Jay Keasling (left) and Fuzhong Zhang at Berkeley’s Joint BioEnergy Institute. (Roy Kaltschmidt, Berkeley Lab)
University of California, Berkeley researchers have developed a genetic sensor that enables bacteria to adjust their gene expression in response to varying levels of key intermediates for making biodiesel. As a result, the microbes produced three times as much fuel. The sensor-regulator system could eventually make advanced biofuels cheaper.

One issue that has limited the amount of biofuels that a microbe makes is an imbalance of the different precursors used to make the final fuel product. Jay Keasling, professor of chemical engineering and bioengineering at UC Berkeley, and colleagues developed a biological sensor system that lets bacteria regulate genes in its biofuel-production pathways according to the amount of certain precursors in the cell.

The researchers augmented a previously reported strain of engineered E. coli that creates biodiesel from two biological building blocks—fatty acids and ethanol. Over the life cycle of that strain, one precursor can be produced at a higher level than another - an inefficient and sometimes harmful situation.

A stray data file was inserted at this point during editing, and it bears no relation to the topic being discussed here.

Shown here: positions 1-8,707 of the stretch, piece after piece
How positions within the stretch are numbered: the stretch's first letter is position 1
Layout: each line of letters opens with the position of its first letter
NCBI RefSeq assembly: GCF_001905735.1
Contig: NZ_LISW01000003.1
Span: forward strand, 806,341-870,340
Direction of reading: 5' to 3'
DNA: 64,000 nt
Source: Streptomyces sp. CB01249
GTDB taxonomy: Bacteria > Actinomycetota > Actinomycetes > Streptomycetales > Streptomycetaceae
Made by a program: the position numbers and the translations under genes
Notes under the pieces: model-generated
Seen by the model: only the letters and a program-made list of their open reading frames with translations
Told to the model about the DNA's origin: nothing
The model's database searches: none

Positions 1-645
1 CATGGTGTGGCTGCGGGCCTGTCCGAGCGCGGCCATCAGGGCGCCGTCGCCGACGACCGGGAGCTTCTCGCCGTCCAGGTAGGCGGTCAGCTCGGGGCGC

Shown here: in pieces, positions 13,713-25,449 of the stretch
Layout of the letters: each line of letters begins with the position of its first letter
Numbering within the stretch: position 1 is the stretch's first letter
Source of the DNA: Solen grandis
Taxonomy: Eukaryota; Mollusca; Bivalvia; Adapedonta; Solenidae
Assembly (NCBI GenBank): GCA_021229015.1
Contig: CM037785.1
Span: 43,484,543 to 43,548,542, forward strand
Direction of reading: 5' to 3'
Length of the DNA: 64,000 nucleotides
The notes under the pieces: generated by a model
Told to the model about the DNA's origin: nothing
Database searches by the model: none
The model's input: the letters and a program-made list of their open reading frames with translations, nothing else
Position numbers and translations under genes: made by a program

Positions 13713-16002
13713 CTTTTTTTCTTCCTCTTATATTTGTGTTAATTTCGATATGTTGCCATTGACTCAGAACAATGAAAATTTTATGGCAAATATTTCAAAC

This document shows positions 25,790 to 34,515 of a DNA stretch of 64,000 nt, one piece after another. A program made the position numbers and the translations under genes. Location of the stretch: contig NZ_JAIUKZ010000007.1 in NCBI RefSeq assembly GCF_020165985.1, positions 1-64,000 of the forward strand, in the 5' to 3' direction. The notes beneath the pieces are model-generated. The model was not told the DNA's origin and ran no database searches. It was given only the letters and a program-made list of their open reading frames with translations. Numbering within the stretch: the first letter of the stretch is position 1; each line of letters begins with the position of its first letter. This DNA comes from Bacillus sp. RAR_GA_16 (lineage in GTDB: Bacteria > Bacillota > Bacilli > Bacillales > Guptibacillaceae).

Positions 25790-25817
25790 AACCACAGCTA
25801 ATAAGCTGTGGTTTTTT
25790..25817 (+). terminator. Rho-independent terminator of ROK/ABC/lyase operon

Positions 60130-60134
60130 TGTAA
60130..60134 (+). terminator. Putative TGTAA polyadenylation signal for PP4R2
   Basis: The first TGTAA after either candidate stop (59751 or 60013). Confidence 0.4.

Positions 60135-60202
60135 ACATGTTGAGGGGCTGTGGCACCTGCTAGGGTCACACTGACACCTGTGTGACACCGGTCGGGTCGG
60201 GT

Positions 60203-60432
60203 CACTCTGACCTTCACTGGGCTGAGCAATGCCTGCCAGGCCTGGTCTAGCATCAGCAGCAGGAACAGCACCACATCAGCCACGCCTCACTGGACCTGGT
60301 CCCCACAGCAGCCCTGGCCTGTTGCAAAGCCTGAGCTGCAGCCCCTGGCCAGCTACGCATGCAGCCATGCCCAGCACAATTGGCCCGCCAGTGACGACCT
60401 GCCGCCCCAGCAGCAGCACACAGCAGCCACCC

Keasling and coworkers designed a microbe, using a naturally occurring sensor, that responds to the amounts of internal fatty acids and related molecules and tunes the activity of its pathways accordingly. When limited amounts of fatty acid are in the cell, the sensor-regulator molecules puts the brakes on both the ethanol-producing pathway and the fatty acid-converting pathway. Conversely, when the bacteria contain higher levels of fatty acids, the brakes on these pathways are released.

(Technology Review)